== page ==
Please let me take it away Ch. However, the characters in The Farming of Bones continue to try to find solace in the comfort of their dreams. Lastly, sugarcane is another important symbol found in the book. The chains bind the sugar woman and she wears a silver muzzle.
This muzzle was given to the sugar woman so that she would not eat the sugarcane. However, despite her confinements, she is dancing.
Much like the workers, they come to the Dominican Republic to find work and a better life and stay due to the work that they find in the mills that they cannot find in Haiti. Regardless of their hard work, the workers cannot taste the sweetness of the sugarcane; instead, they are bound by it.
In fact, they cannot escape it. Danticat even describes Sebastien with his sweat as thick as sugarcane juice and many of his defining scars a result of working in the cane fields. The Haitians and the Dominican both hail from the same island and struggle to survive among the same resources. Orphaned by the age of 8, Amabelle works for Don Ignacio and his daughter.
When complications separate Amabelle and Sebastien during their attempt to flee, Amabelle is desperate to find what has become of Sebastien. While escaping, the group must divide for their own safety. Upon reaching the town of Dajabon , Amabelle is disappointed to find that Sebastien is not there. On the verge of death, two remaining members of their group rescue Amabelle and Yves and bring them to the river that they must cross.
Unfortunately, only Amabelle and Yves survive the dangerous crossing, where they are met at the other side by nuns who nurse them back to health. Once Amabelle and Yves have healed, Yves offers to take Amabelle to his home.
Upon arrival of the city, Amabelle and Yves settle in his home and try to rebuild their lives. Despite reuniting with Senora Valencia, Amabelle is dissatisfied with the results of her search. In the final scene of the novel, Amabelle enters and rests in the Massacre River, winnowing through a handful of memories.
Although distressed by loss, Amabelle finds the spiritual resilience to search for a new beginning. However, as the novel progresses the reader discovers that this young girl has both complex desires and definitions of love. As she struggles with her the memory of home, and the reality around her, we are astonished by the complexity of this character.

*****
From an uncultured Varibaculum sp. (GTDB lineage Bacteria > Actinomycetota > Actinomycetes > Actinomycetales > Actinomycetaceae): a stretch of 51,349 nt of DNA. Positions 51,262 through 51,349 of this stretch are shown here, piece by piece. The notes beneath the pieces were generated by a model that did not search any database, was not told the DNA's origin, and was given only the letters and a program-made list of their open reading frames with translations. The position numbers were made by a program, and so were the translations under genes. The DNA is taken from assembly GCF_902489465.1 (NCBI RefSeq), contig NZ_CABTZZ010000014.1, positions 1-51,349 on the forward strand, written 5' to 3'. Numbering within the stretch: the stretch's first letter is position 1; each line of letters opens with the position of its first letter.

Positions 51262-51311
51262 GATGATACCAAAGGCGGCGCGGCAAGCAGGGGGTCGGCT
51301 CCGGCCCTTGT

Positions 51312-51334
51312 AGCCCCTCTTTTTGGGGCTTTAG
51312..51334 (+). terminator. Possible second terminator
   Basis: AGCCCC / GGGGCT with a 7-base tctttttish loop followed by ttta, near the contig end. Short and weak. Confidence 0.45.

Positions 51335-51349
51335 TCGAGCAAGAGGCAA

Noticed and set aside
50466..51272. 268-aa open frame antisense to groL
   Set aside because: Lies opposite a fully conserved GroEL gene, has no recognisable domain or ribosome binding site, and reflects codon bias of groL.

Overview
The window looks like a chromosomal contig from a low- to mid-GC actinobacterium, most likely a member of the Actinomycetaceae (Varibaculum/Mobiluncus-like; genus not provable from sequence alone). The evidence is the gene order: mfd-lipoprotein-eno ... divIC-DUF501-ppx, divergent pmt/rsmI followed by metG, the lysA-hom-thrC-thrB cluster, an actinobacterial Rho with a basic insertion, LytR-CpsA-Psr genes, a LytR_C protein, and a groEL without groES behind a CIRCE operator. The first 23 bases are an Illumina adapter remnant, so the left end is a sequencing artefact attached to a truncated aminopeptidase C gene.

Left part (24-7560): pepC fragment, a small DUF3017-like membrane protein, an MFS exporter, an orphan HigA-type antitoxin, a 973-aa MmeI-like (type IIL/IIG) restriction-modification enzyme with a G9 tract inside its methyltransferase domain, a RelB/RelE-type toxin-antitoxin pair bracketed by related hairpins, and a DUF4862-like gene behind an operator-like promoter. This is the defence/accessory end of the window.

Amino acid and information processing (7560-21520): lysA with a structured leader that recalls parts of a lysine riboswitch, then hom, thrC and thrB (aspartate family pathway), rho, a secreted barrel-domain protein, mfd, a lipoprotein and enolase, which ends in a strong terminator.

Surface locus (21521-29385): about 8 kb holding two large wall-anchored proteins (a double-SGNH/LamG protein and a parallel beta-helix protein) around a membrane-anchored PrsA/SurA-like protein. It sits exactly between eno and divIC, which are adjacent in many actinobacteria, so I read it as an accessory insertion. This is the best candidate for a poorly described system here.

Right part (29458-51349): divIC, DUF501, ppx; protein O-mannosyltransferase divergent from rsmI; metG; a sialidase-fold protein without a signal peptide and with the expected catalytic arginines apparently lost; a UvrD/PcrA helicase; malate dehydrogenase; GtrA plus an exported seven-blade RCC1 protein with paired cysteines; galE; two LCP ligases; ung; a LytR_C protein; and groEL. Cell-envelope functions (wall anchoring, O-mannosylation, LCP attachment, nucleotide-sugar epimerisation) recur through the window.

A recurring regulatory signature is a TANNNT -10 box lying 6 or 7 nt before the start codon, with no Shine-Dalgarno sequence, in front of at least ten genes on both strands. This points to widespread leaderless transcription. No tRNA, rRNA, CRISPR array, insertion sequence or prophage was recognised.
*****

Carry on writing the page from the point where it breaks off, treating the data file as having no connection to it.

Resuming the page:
Sebastien Onius — Sebastien is a young Haitian man who is in a romantic relationship with Amabelle. He is constantly yearning for narrative. The reader can sometimes sense a nihilistic air as Sebastien rejects his present home in the Dominican Republic.
The only people who seem to put him at ease are the people from his home country. Generalissimo Rafael Leonidas Trujillo — Although the characters do not interact with the President of the Dominican Republic formally, he is an omnipresent figure. His presidency completely dictates the social dynamics of the Dominican Republic.
Kongo — The obvious symbol of Haiti and African roots in this novel. The stories which surround him, whether it be about his son contextualize the reality of working Haitians in the Dominican Republic, who are forced to the bottom of the social hierarchy. Juana and Luis — Juana is a housemaid who has been tending to the Ignacio family for several years. The fact that they both just have a modicum of a voice in this novel is telling of the social hierarchy in the novel.
Although they have more power that the working class Haitian, they are not seen as equivalent to people such as the Ignacios. Don Gilbert is the owner of a rum company whose family first owned it on Haitian Soil.